PLA is one of the most common FFF 3D printing materials. It prints reliably with high dimensional accuracy and a quality surface finish. This makes it an ideal material for a range of visual applications – from detailed prototypes to education models.
How to print with PLA
PLA prints at moderate temperatures, mostly around 190-210 °C. For the build plate, a temperature around 50-60 °C is ideal for heated build plates, but it is also possible to print PLA on a cold build surface.
What's the difference between PLA and PLA+?
Over time, several material products based on PLA have come to the market offering the easy printing experience of PLA filaments combined with additional properties. This is usually done through special additives to create a blend based on PLA.
While some PLA-based filaments do indeed offer extra properties, such as Ultimaker Tough PLA, be sure to do your own research before deciding if a PLA+ filament is right for your needs.
Does the manufacturer promise superior visual quality? Check photographs of their prints to compare results. Does it claim to offer better mechanical properties? Check the material technical data sheets to be sure this claim has been tested.
The chemical composition of a filament should also be made clear in the manufacturer’s data sheets. Checking what a particular PLA+ is made of will also help you understand its true characteristics.
What is metal 3D printer filament?
Metal 3D printing filament is an FFF filament type made of a metal-polymer composite.
Metal 3D printer material can also be made of aluminum alloys, cobalt-chrome superalloys, inconel (nickel alloys), precious metals such as silver or gold, stainless steel, and titanium alloys. These are more commonly used with powder 3D printing techniques.
How to 3D print with metal
There are multiple ways of printing with metal. For FFF, you will need a metal-polymer composite material. Your 3D printer must also have an appropriate build plate with a temperature between 45-60°C, a specialized hardened extruder nozzle (such as steel or ruby), and a cooling fan.
For other 3D printing technologies such as SLM or DMLS, you will use metal powder. The printer’s build chamber will be filled with an inert gas, which reduces oxidation and enables the chamber to reach the desired temperature. Metal powder then is applied to the build plate. A laser scans the component’s cross-section, fusing the metal particles together to create each layer. When the first layer is complete, another layer of metal powder is applied, and the process is repeated. After printing, leftover powder must be disposed of safely.
What is wood 3D printer filament?
Wood 3D printer filament is filament made out of a polymer-wood composite. Typically, PLA is combined with wood fiber, or cork. A variety of wood 3D printing filaments are available, such as those made from bamboo and pine. 3D printing with wood filament results in a final print that looks and feels like wood.
How to 3D print with wood
Wood 3D printer filament can be printed with similar settings to PLA. Note that a higher nozzle temperature can cause the printed wood to appear darker, as this will burn the wood in the filament. A larger nozzle than 0.4mm is also recommended, as this will help prevent clogging. While in theory wood filament should not be as abrasive as a material like carbon or glass fiber, it is still recommended to use an abrasion-resistant nozzle to be safe.
It is also important to note that there are many more types of 3D printer filament than those listed in this blog, such as ASA, Nylon, PP, TPE, PA, and copolyester. Many of these are covered in our other guides, including wear, temperature, and impact resistant materials, plus ESD-safe, flame retardant, and flexible filaments.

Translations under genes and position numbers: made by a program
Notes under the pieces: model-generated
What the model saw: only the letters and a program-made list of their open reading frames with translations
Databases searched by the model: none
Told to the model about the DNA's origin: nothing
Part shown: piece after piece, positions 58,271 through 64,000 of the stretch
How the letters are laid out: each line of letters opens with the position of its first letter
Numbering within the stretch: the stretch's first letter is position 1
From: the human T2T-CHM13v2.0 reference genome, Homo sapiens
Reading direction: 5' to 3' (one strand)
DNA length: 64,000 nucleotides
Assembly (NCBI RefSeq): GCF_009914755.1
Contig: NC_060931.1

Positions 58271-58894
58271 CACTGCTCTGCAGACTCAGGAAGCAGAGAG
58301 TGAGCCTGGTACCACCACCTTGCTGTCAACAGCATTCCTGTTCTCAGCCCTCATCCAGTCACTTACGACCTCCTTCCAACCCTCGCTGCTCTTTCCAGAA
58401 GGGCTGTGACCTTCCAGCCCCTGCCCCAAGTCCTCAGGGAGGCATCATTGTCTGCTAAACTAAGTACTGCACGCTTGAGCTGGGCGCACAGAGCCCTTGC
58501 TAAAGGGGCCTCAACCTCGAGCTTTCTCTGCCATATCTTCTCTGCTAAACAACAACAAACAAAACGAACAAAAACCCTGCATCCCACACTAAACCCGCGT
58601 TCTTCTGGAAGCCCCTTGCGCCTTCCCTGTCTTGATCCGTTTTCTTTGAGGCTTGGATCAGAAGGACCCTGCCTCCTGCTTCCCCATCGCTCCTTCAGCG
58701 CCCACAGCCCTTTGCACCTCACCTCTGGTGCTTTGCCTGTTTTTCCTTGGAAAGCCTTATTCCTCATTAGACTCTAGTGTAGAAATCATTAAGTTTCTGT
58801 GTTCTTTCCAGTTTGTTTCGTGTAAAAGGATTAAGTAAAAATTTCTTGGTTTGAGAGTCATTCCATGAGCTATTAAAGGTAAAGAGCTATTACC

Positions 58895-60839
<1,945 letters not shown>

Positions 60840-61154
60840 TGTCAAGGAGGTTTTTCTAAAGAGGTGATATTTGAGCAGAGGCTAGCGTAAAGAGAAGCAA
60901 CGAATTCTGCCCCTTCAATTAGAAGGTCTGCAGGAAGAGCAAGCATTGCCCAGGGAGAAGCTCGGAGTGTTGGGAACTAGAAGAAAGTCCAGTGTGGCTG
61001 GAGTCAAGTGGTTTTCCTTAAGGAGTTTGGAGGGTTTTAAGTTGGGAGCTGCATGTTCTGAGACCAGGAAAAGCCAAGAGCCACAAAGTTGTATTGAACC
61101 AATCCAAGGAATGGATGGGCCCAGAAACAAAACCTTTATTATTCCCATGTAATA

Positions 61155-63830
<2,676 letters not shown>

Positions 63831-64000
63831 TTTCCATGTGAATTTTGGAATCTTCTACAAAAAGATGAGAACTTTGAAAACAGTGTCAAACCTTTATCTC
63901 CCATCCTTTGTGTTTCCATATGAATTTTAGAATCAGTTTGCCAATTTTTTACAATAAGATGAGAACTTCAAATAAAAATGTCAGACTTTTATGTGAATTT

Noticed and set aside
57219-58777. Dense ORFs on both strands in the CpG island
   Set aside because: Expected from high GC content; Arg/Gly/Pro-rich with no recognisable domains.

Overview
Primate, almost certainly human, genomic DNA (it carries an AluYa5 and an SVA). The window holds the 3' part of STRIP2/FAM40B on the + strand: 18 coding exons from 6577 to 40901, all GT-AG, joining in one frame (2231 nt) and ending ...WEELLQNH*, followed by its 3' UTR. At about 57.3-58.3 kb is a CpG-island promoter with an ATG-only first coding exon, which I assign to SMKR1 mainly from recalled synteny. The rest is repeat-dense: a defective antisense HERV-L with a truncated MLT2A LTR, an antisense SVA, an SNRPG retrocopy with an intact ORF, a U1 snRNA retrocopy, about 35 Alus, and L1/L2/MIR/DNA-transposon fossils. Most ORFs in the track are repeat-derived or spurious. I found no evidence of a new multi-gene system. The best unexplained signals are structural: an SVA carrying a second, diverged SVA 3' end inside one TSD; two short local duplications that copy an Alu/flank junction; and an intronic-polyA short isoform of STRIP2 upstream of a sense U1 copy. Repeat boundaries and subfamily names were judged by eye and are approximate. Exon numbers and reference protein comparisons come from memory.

In the materials section of our website, you can browse a wide selection of Ultimaker materials and other filaments with specialized properties that are compatible with our printers.
What is support material?
Support materials literally ‘support’ a part during the printing process if its geometry would make it otherwise impossible to print. This support material needs to be removed before the print can be used.
Soluble support materials like PVA and HIPS are dissolvable, which means there is no risk of damaging the part’s surface as can happen when removing supports manually. PVA support material dissolves in water, while HIPS requires D-limonene solvent.
A material like Ultimaker Breakaway is manually removed. If you are in a hurry to start using your print, this is faster than waiting for material to dissolve. You can read more in our complete guide to support materials.
Filament, resin, and powder compared
Materials come in different forms, depending on the 3D printer technology:
Filaments for FFF printers
Resin for SLA (stereolithography) and DLP (direct light processing)
Powder for fusion technologies like SLS (selective laser sintering)
What is a resin 3D printer?
The most common form of resin 3D printer uses SLA technology to create parts. SLA uses UV-curable resin as a raw material. The resin is poured into a glass-bottomed container, into which a build platform is submerged. A UV laser shines UV light on the resin to selectively harden it into a horizontal layer of the CAD data which forms the part. The platform then raises out of the container, allowing the uncured resin to level out. This process is repeated until a complete object is formed.
What is a powder 3D printer?
The most common form of powder 3D printer uses SLS technology to create parts. SLS uses a powdered raw material, typically a polymer. The powder is stored in a container, where a recoating blade distributes a thin layer of material onto the build area. A high-powered laser fuses the small particles of material together, in order to form a single horizontal layer of the CAD data. The container then moves a fraction of a millimeter to start a new layer, and a recoating blade swipes across the build area to deposit a new layer of raw material. Unfused powder is recycled by sieving and mixing the sieved powder with unused powder. The process is repeated until a complete object is formed.
You can learn more about FFF, SLA, and SLS 3D printing technologies – and the differences between them – by reading our dedicated blog on the subject.
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What is FFF 3D printing?
While it has its origins as a proprietary manufacturing technology from the 1980s, desktop FFF really took off just over 10 years ago when patents expired and projects like the open-source RepRap initiative led to greater innovation and affordability.